Epiphany time! After writing and rewriting the same scene over and over and still managing to get absolutely nowhere, I paused in my writing and suddenly thought of a verse I hadn’t considered in a while: “It is better to trust in God than to put your confidence in man.” I actually remember sighing and rolling my eyes at myself as I thought of verse eight of Psalm 118, knowing that God was very gently giving me a hint (thank goodness He does it gently and repeatedly, because I can be a little oblivious and headstrong sometimes). Though I sort of begrudgingly told God in that moment that I could no longer do this on my own and really needed His inspiration, my heart was in the right place, and I was finally ready to let go. I’m sure I can’t be the only one who has trouble letting go and letting God take control, even when we know He’ll be gentle. But I took a deep breath, walked away from my laptop, made a cup of Joe, and returned to the writing board more clear-headed than I had been in weeks. As hard as it was for me, I chose to scrap that scene and start afresh, suddenly inspired with a totally new idea for the next two, four, and then twelve scenes. I wasn’t inspired all at once; some came on pretty gradually or built upon the others, and sometimes I had to exercise faith and walk away for a few days to clear my head. But I am ridiculously excited to tell you that the sequel to “Rising Shadows” has been completely plotted out and is nearly twice as large and inspired as Book 1! I’ve been trying not to jump ahead, but there have been some scenes that have come up so suddenly that I had to write a little something in the moment of inspiration. My Word doc kind of looks like a completed story that ends in a bunch of bold, italics, highlights, arrows, notes, and random scenes that I’ve arranged in a timeline. Haha. But to me it’s beautiful and makes total sense. Even though I loved working on “Rising Shadows,” I have been blown away with entertainment and excitement while writing the sequel. And now that I’ve let go, I have a much clearer picture of the special plan that God had in mind all along for this story, and I hope you will enjoy reading it as much as I am LOVING writing it, which is also part of the reason why I’ve been a little neglectful to this blog. *grins sheepishly*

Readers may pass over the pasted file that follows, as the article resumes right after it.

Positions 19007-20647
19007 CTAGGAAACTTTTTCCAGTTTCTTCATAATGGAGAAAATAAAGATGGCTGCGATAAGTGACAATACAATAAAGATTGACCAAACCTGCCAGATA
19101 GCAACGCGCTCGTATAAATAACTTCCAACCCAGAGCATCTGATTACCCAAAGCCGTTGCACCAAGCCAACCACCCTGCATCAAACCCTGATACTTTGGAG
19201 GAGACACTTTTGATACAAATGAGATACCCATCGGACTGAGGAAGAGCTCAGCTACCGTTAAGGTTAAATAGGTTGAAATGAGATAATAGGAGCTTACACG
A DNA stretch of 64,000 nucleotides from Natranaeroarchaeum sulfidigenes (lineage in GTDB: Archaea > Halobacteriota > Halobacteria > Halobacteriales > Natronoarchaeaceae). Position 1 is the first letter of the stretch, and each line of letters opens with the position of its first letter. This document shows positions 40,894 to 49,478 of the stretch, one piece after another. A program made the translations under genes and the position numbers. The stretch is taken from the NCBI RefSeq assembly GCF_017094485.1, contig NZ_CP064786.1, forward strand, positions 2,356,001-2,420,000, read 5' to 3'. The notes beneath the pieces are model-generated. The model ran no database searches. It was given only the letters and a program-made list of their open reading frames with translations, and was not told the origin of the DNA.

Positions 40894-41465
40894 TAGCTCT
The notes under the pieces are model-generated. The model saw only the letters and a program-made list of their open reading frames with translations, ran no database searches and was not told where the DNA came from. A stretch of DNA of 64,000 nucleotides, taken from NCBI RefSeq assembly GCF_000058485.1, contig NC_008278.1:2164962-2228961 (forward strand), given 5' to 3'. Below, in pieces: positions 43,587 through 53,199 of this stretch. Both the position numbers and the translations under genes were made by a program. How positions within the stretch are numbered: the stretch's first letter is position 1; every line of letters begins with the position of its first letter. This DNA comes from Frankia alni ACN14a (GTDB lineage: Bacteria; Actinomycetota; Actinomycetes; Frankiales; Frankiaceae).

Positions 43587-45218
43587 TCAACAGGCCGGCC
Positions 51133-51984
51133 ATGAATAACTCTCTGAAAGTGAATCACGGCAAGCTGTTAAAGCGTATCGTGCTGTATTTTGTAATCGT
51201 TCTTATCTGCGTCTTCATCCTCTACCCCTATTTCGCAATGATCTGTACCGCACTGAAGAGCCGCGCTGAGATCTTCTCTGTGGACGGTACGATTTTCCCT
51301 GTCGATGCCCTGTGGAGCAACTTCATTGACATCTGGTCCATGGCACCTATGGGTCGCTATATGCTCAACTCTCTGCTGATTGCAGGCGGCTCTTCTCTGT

Oh! And my amazing friends completed the “Rising Shadows” book trailer. I just couldn’t wait to share it, so hopefully it comes through! Check out the trailer and the book, and always, always feel free to contact me with your thoughts on the series. This is as much yours as it is mine!

Shhhhh! It’s Book Confession Time!

Published January 8, 2013 by Ashley Townsend